EU feed ban: FEFAC's viewpoint on Commission draft proposals

The proposed 0-tolerance for intra-species recycling would make the use of non-ruminant PAPs practically impossible in the feed chain outside aquafeed production, FEFAC council says

January 19, 2012

The European Commission presented its TSE Roadmap II proposals in July 2010, in which they concluded that the fight against the BSE disease has been successful thanks to the stringent public health measures taken at EU level, among which the total feed ban for the feeding of processed animal proteins to food producing animals introduced in 2001.

On the basis of this conclusion, the European Commission tabled a draft proposal in 2011 foreseeing a lifting of the feed ban measure for the feeding of non-ruminant processed animal proteins to pigs, poultry and fish. In other words, the European Commission intends to reauthorize the feeding of: 1. poultry meal to pigs, 2. pigmeal to poultry, 3. pig and poultry meals to farmed fish under strict conditions.

The main control requirements linked to this proposal therefore are the single species dedication of the whole production chain from slaughterhouse to farm level and the “0-tolerance” requirement based on analytical controls using the official microscopic method and the new PCR test whose main role is to identify the species-specific animal proteins in feed. Ruminant and the feeding of processed animal proteins to ruminant animals remain banned.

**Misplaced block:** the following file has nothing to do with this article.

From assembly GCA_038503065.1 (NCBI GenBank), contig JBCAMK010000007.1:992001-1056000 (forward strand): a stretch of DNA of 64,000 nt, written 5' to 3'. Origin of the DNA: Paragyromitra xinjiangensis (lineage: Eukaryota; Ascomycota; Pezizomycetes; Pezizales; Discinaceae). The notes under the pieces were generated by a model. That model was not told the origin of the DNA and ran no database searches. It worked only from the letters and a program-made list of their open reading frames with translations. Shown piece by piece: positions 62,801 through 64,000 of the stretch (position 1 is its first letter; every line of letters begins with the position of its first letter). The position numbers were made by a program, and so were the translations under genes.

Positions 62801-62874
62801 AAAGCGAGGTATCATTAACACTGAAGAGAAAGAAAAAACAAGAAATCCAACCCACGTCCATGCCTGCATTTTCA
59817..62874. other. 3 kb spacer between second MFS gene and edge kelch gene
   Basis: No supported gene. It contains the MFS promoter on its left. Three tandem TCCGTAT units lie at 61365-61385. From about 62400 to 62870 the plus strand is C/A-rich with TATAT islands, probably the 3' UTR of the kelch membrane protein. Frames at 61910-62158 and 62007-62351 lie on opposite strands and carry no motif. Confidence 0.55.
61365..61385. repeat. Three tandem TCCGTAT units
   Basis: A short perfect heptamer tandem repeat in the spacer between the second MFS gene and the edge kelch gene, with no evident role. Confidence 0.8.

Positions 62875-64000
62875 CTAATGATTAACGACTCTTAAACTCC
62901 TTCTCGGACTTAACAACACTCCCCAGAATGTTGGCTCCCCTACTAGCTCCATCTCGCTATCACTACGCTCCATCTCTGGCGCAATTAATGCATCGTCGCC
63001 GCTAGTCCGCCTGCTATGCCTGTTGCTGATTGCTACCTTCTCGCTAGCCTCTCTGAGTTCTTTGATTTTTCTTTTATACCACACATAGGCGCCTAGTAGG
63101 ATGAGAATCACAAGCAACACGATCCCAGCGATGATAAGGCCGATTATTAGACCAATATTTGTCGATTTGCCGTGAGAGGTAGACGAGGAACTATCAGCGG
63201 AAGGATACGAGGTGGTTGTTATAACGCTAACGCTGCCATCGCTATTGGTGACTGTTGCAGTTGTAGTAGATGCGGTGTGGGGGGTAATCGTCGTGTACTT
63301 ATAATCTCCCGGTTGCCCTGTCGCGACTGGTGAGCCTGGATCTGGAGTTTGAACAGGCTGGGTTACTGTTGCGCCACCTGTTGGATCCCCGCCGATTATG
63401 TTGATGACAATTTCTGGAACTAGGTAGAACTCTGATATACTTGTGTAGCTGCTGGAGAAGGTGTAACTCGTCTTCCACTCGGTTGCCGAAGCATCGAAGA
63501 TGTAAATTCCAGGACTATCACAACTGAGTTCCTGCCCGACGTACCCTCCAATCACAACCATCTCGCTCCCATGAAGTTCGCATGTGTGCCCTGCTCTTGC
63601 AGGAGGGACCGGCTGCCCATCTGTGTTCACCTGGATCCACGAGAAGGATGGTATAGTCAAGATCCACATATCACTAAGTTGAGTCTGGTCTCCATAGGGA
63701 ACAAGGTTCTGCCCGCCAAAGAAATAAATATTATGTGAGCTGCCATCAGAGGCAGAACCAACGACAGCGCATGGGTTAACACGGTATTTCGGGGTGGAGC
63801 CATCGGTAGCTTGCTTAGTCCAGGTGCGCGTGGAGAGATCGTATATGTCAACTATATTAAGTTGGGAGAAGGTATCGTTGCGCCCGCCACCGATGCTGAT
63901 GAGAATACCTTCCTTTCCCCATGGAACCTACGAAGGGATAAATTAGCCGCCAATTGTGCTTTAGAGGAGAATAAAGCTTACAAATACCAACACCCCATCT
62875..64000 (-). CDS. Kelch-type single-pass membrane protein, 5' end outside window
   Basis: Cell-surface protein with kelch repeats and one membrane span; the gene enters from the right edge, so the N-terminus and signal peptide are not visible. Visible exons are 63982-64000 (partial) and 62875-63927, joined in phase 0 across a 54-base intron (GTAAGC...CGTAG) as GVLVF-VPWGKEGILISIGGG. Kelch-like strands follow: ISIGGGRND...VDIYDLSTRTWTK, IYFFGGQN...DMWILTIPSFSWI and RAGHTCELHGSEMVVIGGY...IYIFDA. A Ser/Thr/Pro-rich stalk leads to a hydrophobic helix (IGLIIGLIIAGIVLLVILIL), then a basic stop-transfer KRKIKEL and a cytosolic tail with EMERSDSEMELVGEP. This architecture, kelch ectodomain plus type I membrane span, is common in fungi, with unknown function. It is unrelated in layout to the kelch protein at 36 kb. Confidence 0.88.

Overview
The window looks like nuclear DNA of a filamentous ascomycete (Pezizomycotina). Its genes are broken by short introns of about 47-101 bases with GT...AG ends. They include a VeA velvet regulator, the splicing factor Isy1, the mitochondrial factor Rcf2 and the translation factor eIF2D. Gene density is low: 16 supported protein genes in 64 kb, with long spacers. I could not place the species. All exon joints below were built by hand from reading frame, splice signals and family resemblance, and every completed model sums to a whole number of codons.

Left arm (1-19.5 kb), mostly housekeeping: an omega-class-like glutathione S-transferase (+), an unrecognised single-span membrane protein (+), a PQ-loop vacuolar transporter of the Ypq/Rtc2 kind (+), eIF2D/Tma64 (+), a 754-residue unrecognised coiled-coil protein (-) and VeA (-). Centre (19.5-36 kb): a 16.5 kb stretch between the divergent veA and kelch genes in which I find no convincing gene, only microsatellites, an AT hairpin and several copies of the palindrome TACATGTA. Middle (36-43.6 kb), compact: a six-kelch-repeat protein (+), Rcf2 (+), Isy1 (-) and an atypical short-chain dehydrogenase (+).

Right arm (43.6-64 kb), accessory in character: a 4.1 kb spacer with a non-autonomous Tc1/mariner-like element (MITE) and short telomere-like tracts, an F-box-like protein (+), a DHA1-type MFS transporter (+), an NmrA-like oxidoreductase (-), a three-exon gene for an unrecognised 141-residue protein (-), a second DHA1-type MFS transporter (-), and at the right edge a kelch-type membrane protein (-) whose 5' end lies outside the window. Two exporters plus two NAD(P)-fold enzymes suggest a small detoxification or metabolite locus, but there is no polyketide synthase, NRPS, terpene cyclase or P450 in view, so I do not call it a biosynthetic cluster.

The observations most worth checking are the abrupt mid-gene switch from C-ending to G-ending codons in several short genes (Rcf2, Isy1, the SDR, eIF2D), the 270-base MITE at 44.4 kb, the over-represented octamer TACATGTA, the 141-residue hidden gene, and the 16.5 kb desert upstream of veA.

FEFAC members support the reauthorization of non-ruminant as a valuable protein source, under practical conditions, based on the positive opinions of EFSA on the safety of and their positive contribution to improve sustainability of EU livestock production.

FEFAC members are requesting the setting of a practical tolerance for non-target monogastric feeds, in order to allow the use of these products in monogastric feed mills, producing feed for poultry and pigs on the same production site.

FEFAC members therefore recommend implementing a step-wise approach by limiting the reauthorization of non-ruminant processed animal proteins for use in fishfeed only, until the EU has validated a quantification method. The EU aquafeed sector is the only sector whose production lines are fully dedicated. In line with the EU policy objectives for the sustainable development of EU Aquaculture, EU fishfeed producers could use non-ruminant processed animal proteins to replace fishmeal.